Bamboo flooring is fairly new on the North American market. With everyone looking to be more environmentally friendly, bamboo seems to be a good alternative to hardwood flooring.
About Bamboo Flooring
Bamboo is a renewable building material. Unlike hardwood, bamboo can be harvested and will grow again without clearing forests. It can take an oak tree over 100 years to mature, whereas bamboo can be harvested every three to six years, depending on what type and where the bamboo is grown. Available in different colors and finishes, it is sure to match almost any décor.
Many manufacturers claim bamboo is as durable as other hardwood flooring. As with any home improvement purchase, it is wise to do a lot of research on the particular product before you buy.
Types of Bamboo Flooring
Different forms of bamboo flooring exist. Each will vary in its manufacturing and installation process.
Southeast Asia Flooring
The most common form comes from Southeast Asia, where they use thinner bamboo stems that are cut as flat as possible. Such bamboo can be stained or used as is. Bamboo stems are nailed down to bigger pieces of bamboo or beams. This results in space between each stem, providing more air circulation during hotter summer months.
North American Flooring
In North America, bamboo is processed quite a bit for use in floors. The bamboo is split and flattened, then laminated together with glue under high pressure (similar to plywood). Bamboo is typically made into planks for flooring installation. The bamboo planks click together as a floating floor system.
Also available is a strand-woven bamboo. Strands of bamboo are coated with a resin and then compressed with heat to form dimensional timbers. The timbers are then milled into flooring planks. When this process is finished, you will have a floor that is twice as strong as traditional bamboo flooring.
Available in two major colors now, bamboo floors are relatively new and should see different variations as the demand for bamboo rises.
- Carbonized - Brownish color brought out of the bamboo when it is steamed, and bio-organisms and sugar break down. This color is softer than the natural, and will scratch more easily.
- Natural - The name says it all. This type is not steamed, so it does not have any added color. It is similar in color to beech.
- Vertical-Grain Orientation - With the vertical grain, individual joints are hard to see, giving even grain and color.
- Horizontal-Grain Orientation - In this way, each joint is highly visible, giving a visual distinction over the vertical-grain.
Even though these two variations will differ in appearance, they offer the same strength and quality characteristics.
Where to Install Bamboo Flooring
Most manufacturers do not recommend or warranty bamboo for bathroom flooring, due to the chance of water leaking and not being noticed right away, causing warping wood that needs to be replaced. Other than that, bamboo can be used anywhere inside your home.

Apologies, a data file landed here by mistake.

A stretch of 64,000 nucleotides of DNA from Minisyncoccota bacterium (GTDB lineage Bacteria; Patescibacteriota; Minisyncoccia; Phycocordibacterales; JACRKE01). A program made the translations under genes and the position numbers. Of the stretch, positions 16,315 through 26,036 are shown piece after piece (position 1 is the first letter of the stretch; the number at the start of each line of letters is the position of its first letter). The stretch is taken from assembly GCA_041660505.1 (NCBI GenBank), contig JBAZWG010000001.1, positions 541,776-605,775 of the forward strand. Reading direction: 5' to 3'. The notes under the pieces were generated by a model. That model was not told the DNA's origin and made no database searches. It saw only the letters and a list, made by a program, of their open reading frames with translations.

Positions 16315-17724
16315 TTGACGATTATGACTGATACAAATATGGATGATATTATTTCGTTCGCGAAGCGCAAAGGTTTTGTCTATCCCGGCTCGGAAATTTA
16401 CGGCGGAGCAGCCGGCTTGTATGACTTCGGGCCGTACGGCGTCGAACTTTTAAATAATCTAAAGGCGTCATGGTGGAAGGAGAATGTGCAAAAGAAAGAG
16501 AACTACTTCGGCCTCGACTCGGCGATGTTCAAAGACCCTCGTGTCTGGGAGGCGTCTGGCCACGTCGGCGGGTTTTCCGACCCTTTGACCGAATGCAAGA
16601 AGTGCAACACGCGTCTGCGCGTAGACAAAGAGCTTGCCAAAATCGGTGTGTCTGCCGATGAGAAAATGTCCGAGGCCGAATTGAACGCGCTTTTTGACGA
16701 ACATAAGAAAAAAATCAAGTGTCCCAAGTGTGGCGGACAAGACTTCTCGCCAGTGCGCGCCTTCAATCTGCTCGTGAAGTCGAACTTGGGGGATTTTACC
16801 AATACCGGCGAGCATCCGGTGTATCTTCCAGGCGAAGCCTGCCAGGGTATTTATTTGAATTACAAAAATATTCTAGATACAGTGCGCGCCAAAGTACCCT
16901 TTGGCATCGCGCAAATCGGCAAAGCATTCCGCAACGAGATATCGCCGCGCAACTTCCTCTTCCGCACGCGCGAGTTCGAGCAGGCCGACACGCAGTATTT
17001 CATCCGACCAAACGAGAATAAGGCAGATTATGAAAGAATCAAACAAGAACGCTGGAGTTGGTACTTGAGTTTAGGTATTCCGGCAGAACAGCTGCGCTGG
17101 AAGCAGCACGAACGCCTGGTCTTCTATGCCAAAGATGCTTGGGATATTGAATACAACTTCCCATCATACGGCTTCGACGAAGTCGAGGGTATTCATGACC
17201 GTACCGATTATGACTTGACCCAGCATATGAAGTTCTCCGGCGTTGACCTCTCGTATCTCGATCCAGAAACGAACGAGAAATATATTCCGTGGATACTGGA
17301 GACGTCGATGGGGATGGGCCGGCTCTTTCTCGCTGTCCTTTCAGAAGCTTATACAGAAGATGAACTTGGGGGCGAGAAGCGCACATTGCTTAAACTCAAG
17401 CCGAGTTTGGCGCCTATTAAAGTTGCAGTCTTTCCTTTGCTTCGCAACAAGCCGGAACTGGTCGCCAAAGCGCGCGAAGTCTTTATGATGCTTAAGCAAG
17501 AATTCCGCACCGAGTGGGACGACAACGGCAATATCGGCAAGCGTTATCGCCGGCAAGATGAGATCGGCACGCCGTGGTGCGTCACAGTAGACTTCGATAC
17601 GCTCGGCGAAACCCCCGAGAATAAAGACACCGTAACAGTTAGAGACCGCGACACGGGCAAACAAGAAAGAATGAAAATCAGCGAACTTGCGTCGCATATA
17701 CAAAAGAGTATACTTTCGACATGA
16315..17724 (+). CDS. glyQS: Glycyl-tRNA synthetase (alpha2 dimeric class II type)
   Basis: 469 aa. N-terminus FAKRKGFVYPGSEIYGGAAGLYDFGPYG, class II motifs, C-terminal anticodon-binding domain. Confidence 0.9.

Care and Maintenance
Caring for your new bamboo floor will be a breeze if you follow some simple rules and read the manufacturer's suggestions included with the flooring you have purchased. Below is a list of recommendations you should follow as part of your floor's normal care.
- Put doormats or rugs at entrances to help collect dirt, moisture and other substances that can damage your floor.
- Use a dust mop or something soft to keep your floor free of dirt and debris.
- Sticky spills require a damp soft cloth. Always gently clean the mess. If necessary, use a hardwood floor cleaner for tough spots.
- Do not use abrasives at all on your bamboo floor. This will cause permanent scratches.
- Use felt pads on the legs of furniture to avoid scratching or marring the floor.
Bamboo floors are frequently installed in the same manner as laminate flooring. Rather than nailing the boards to the subfloor, the boards interlock into one another in a "floating floor". The sides of each section of bamboo are molded into a tongue-and-groove. To install a bamboo floor:
- Remove the baseboards from the room you wish to lay the bamboo in.
- Lay out the first row of flooring, paying attention to the direction of the grain and the boards. Adjust for a pleasing layout.
- Lay the next rows by placing the boards at a slight angle to the first, inserting the tongue of one board into the groove of another and lower the board into place, snapping it down as you do so. Push boards end to end tightly as you go for a seamless floor.
- Cut the ends of boards to fit on a table saw, and leave a 1/4-inch gap around the edges of the room to allow the wood to swell slightly without buckling.
- Replace the baseboards over the finished floor.
Replacing Damaged Boards
If boards have become damaged, remove the baseboard closest to the damaged section and pull the boards up until you reach the damaged portion. Replace with new boards and work back to the wall again. Replace the baseboards.
Where to Purchase
Many flooring retailers now carry bamboo. To see a wide selection of colors and styles available, check out the following resources:
Consider It for Your Home
Bamboo floors are growing in popularity for good reason. This eco-friendly, beautiful and durable product is suitable for nearly every home design. Install it in your home for a beautiful new floor with personality to match.